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USS Boxer (CV-21)

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USS Boxer (CV-21) underway, circa in 1948.jpg
USS Boxer in 1948
United States
NamesakeHMS Boxer (1812)
BuilderNewport News Shipbuilding
Laid down13 September 1943
Launched14 December 1944
Commissioned16 April 1945
Decommissioned1 December 1969
  • CVA-21, 1 October 1952
  • CVS-21, 15 November 1955
  • LPH-4, 30 January 1959
Stricken1 December 1969
  • Volens Et Potens[1]
  • (Willing And Able)
Honors and
See Awards
FateScrapped at Kearny, February 1971
BadgeUSS Boxer (LPH-4) insignia, in 1959 (NH 64827-KN).png
General characteristics
Class and type Essex-class aircraft carrier
  • As built:
  • 27,100 tons standard
  • As built:
  • 888 feet (271 m) overall
  • As built:
  • 93 feet (28 m) waterline
  • As built:
  • 28 feet 7 inches (8.71 m) light
  • As designed:
  • 8 × boilers
  • 4 × Westinghouse geared steam turbines
  • 4 × shafts
  • 150,000 shp (110 MW)
Speed33 knots (61 km/h; 38 mph)
Complement3448 officers and enlisted
  • As built:
  • 4 inch (100 mm) belt
  • 2.5 inch (60 mm) hangar deck
  • 1.5 inch (40 mm) protectice decks
  • 1.5 inch (40 mm) conning tower
Aircraft carried
  • As built:
  • 90–100 aircraft

USS Boxer (CV/CVA/CVS-21, LPH-4) was one of 24 Essex-class aircraft carriers of the United States Navy, and the fifth ship to be named for HMS Boxer. She was launched on 14 December 1944 and christened by the daughter of a US Senator from Louisiana.

Commissioned too late to see any combat in World War II, Boxer spent much of her career in the Pacific Ocean seeing 10 tours in the western Pacific. Her initial duties involved mostly training and exercises, including launching the first carrier-based jet aircraft, but demobilization prevented much activity in the late 1940s. At the outbreak of the Korean War, she was used as an aircraft transport before arriving off Korean waters as the third U.S. carrier to join the force. She supported the Inchon landings and subsequent invasion of North Korea, and was among the ships that provided support during the Chinese counteroffensive against an under-prepared and spread out United Nations (UN) force. She saw three subsequent combat tours in Korea conducting close air support and strategic bombing in support of UN ground troops fighting along the 38th parallel, as the battles lines had largely solidified by this time. She was awarded eight battle stars for her service in Korea.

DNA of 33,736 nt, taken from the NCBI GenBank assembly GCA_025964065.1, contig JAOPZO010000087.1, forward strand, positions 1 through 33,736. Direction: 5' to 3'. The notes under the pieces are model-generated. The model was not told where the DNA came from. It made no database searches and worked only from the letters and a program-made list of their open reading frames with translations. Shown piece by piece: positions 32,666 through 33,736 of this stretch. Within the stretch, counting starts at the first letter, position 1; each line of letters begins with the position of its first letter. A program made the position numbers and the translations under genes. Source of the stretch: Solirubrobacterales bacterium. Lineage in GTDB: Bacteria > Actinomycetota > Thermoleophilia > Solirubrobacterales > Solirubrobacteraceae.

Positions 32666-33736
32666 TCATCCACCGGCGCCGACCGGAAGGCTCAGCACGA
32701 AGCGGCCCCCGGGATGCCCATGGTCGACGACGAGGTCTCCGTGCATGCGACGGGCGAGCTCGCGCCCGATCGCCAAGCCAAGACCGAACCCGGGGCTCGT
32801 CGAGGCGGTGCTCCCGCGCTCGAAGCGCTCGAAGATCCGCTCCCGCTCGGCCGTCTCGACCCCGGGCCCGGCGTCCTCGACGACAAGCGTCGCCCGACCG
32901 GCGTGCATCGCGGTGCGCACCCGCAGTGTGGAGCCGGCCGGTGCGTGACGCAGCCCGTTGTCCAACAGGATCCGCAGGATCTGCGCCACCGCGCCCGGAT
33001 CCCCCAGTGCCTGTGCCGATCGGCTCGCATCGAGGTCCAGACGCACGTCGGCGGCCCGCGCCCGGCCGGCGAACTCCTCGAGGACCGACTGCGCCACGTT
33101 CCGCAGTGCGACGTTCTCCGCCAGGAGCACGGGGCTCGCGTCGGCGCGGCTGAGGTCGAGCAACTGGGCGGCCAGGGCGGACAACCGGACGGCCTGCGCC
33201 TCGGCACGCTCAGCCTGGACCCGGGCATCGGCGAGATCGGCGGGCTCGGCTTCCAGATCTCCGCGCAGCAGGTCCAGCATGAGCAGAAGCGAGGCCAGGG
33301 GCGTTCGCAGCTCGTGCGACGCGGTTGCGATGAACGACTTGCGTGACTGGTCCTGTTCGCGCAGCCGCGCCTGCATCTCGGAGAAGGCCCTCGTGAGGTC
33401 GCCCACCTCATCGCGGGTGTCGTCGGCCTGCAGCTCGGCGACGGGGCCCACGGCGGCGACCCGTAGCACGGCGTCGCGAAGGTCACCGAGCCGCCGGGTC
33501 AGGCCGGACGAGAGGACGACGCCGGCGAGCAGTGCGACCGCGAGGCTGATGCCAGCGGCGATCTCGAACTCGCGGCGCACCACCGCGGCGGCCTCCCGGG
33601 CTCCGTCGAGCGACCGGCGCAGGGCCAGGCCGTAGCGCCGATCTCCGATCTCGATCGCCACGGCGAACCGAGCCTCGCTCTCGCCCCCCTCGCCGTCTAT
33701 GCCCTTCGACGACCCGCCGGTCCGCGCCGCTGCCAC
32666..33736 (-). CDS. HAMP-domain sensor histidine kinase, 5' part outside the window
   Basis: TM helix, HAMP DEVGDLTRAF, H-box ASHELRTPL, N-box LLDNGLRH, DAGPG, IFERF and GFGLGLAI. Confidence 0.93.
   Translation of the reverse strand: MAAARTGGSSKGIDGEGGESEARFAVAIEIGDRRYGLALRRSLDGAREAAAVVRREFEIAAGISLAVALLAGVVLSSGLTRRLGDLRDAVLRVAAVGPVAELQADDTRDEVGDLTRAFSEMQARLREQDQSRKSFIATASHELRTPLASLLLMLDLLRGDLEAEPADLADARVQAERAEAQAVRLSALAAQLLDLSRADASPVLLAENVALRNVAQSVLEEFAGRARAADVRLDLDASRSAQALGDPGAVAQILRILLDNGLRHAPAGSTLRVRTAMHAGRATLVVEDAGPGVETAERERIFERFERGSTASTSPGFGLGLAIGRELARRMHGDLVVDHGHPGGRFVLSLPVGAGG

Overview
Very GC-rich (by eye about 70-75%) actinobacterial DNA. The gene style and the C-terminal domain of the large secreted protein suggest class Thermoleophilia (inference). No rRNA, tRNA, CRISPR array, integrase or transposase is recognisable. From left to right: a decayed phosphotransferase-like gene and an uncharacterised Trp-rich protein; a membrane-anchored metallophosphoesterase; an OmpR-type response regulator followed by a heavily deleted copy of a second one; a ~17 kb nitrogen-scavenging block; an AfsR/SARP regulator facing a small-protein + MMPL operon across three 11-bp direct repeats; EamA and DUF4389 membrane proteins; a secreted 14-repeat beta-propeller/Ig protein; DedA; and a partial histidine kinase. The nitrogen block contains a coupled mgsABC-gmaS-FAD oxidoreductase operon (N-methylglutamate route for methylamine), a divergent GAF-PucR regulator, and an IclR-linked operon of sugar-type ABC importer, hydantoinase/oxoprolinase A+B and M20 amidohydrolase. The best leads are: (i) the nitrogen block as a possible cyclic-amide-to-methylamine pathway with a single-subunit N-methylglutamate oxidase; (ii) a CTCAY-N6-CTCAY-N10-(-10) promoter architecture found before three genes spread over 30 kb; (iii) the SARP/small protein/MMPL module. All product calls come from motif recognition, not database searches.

After the Korean War, Boxer saw a variety of duties, including as an anti-submarine warfare carrier and an amphibious assault platform. She participated in a number of training exercises including Operation Hardtack and Operation Steel Pike, as well as several contingencies including Operation Powerpack and the Cuban Missile Crisis. In her later years, she served as a pickup ship for spacecraft during the Apollo program as well as an aircraft transport to troops during the Vietnam War.

Although she was extensively modified internally as part of her conversion to a Landing Platform Helicopter (LPH), external modifications were minor, so throughout her career Boxer retained the classic appearance of a World War II Essex-class ship. She was decommissioned on 1 December 1969 after 25 years of service and sold for scrap.


Boxer was one of 24 Essex-class ships to be completed, among the largest and most numerous capital ships produced for World War II.[2] She was ordered in 1943.[3]

Boxer is launched, 14 December 1944.

The ship was one of the "long-hull" designs of the class, which had begun production after March 1943. This "long hull" variant involved lengthening the bow above the waterline into a "clipper" form. The increased rake and flare provided deck space for two quadruple 40 mm mounts; these units also had the flight deck slightly shortened forward to provide better arcs of fire.[4] Of the Essex-class ships laid down after 1942, only Bon Homme Richard followed the original "short bow" design. The later ships have been variously referred to as the "long-bow units",[4][5] the "long-hull group",[6][7] or the "Ticonderoga class".[3][8] However, the U.S. Navy never maintained any institutional distinction between the long-hull and short-hull members of the Essex class, and postwar refits and upgrades were applied to both groups equally.[9]